If you want to sleep better during the night, getting more active in the day may be the key.

Exercise during the day can bring benefits at night through better quality sleep, new research has found.

While it is well known how some evening activities, like screen time, affects sleep, this world-first study has found that how we spend our daytime hours plays a role, too.

Researchers from the University of South Australia looked at data from 1,168 children and 1,360 adults, mostly women.

After examining how participants spent their time during the day and looking at different aspects of sleep, they found that both adults and children who undertook more moderate to vigorous physical activity during the day had better sleep and felt less tired.

UniSA researcher Dr Lisa Matricciani said: “Despite what we know about sleep, many people still struggle to achieve a good night’s sleep.

“When people think about sleep quality, they tend to focus on adjustments immediately before bedtime – for example, avoiding screens, not eating too much, and avoiding alcohol – but our research looks beyond this to the range of activities we undertake during the day.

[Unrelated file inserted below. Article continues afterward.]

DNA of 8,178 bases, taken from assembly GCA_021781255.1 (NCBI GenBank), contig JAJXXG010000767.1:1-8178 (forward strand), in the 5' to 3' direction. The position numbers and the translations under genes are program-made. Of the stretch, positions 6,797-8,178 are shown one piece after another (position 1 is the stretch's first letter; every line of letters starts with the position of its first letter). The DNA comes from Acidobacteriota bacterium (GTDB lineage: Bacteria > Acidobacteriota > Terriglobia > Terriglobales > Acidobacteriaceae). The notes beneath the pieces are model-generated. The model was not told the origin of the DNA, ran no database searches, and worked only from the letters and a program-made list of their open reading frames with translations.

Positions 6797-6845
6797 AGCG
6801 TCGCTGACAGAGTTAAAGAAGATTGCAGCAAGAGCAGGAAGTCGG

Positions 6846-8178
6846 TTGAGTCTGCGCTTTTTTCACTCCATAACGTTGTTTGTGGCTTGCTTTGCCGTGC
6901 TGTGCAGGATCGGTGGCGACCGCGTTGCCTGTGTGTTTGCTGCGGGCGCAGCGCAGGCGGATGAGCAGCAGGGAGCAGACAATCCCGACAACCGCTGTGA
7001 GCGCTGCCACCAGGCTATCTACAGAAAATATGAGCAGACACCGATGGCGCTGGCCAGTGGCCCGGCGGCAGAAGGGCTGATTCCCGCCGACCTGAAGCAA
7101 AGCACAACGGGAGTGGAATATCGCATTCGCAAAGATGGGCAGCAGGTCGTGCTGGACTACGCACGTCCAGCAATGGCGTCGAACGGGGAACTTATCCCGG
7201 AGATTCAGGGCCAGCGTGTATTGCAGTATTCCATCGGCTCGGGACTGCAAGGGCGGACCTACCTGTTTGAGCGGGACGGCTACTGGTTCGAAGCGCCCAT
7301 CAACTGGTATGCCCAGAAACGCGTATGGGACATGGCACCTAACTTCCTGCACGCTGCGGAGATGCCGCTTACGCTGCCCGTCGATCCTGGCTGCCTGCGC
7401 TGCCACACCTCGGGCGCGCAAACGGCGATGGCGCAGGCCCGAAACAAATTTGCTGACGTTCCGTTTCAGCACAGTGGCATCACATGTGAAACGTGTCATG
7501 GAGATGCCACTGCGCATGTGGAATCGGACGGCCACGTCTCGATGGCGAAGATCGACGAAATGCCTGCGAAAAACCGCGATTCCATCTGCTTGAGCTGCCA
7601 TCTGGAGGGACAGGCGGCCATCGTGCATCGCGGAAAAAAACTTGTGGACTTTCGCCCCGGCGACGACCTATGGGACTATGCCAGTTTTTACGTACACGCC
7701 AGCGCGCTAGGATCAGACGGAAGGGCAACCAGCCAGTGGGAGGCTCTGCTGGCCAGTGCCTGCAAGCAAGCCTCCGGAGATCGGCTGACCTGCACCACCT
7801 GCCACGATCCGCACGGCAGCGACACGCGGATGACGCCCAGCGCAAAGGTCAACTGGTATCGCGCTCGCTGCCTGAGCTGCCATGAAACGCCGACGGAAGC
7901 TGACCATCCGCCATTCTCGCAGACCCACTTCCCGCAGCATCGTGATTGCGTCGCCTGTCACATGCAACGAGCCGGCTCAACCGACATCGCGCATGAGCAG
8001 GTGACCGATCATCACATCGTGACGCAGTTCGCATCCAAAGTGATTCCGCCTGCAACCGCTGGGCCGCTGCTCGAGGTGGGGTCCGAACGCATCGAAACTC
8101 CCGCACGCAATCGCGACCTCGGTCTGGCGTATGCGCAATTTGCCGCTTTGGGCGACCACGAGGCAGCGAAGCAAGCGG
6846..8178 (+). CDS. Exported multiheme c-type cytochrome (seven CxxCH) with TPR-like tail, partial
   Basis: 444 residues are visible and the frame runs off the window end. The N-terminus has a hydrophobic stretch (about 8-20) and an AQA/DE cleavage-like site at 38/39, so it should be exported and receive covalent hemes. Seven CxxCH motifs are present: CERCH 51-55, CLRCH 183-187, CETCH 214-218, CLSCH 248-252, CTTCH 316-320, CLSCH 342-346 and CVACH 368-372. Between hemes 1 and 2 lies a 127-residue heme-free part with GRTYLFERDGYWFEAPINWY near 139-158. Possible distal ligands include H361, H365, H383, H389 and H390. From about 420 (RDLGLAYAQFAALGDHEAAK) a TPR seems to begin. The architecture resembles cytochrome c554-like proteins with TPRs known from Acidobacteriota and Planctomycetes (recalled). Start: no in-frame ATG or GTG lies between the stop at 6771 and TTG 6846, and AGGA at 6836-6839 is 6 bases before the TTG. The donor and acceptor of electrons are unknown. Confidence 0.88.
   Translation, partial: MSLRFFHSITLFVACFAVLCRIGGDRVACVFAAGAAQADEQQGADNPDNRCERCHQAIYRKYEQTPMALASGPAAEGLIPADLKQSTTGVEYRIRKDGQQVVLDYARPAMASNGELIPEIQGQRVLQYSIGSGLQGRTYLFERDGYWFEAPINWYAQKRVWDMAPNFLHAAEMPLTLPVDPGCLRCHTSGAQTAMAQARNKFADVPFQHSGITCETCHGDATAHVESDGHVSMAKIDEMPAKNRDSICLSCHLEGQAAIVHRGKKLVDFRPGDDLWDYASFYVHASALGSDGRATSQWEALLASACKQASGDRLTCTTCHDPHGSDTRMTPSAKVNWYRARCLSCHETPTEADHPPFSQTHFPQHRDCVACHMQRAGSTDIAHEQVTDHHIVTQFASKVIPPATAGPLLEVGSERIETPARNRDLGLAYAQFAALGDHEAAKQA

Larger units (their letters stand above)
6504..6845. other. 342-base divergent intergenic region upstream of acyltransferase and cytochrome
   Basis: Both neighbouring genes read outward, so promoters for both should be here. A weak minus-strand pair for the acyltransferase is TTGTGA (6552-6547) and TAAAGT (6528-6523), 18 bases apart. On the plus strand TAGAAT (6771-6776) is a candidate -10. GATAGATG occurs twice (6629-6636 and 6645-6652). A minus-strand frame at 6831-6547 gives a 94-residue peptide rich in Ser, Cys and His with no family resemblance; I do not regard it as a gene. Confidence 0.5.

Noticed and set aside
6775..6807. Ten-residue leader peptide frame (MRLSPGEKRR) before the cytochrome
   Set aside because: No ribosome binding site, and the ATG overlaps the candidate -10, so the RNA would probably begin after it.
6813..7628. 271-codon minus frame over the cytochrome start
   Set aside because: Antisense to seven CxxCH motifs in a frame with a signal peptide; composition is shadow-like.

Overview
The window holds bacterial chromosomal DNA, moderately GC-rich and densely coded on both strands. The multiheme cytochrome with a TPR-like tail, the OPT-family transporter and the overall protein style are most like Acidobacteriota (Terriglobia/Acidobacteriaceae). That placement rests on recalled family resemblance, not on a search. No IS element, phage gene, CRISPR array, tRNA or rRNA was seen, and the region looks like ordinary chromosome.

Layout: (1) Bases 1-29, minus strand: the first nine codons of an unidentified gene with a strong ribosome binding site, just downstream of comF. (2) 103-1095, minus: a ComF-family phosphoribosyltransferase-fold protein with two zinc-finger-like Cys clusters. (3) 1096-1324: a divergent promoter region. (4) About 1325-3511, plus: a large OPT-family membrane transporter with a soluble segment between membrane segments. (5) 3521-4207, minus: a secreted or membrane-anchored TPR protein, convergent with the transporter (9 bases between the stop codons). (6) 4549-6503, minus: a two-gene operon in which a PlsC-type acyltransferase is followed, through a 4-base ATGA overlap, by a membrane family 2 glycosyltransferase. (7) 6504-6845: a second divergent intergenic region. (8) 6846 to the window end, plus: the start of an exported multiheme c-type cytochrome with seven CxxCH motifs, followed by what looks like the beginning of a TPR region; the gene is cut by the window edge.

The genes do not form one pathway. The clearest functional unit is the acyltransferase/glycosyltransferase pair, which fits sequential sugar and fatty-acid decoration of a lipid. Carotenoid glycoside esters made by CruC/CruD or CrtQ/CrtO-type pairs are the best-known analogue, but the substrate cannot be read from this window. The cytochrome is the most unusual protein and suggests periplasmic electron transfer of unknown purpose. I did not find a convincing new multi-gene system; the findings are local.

“What we found is that our daytime activities are tied to different aspects of our sleep, from sleep quality, sleep efficiency (how much of the time you spend in bed when you are actually asleep), and the overall amount of sleep we get, to levels of tiredness during the day, and when we choose to go to bed.

“Sometimes, the activities we choose might directly displace sleep – think of kids playing video games late into the night – but other times, it’s how we spend our daytime hours.

“In this study we created different simulations to see how extending and restricting aspects of time were related to different aspects of sleep.

“We found that if children and adults increased moderate to vigorous physical activity, they would feel less tired, have less troubled sleep and better-quality sleep. Interestingly, simply making more time for sleep predicted more restless sleep.

“Everyone wants a good night’s sleep. If it’s simply a matter of being more active during the day, then it may be a relatively achievable goal for most of us.”

Australian guidelines recommend eight hours of sleep a night for adults and between eight and 11 hours for children and teenagers.

Read the full study in Sleep Health.

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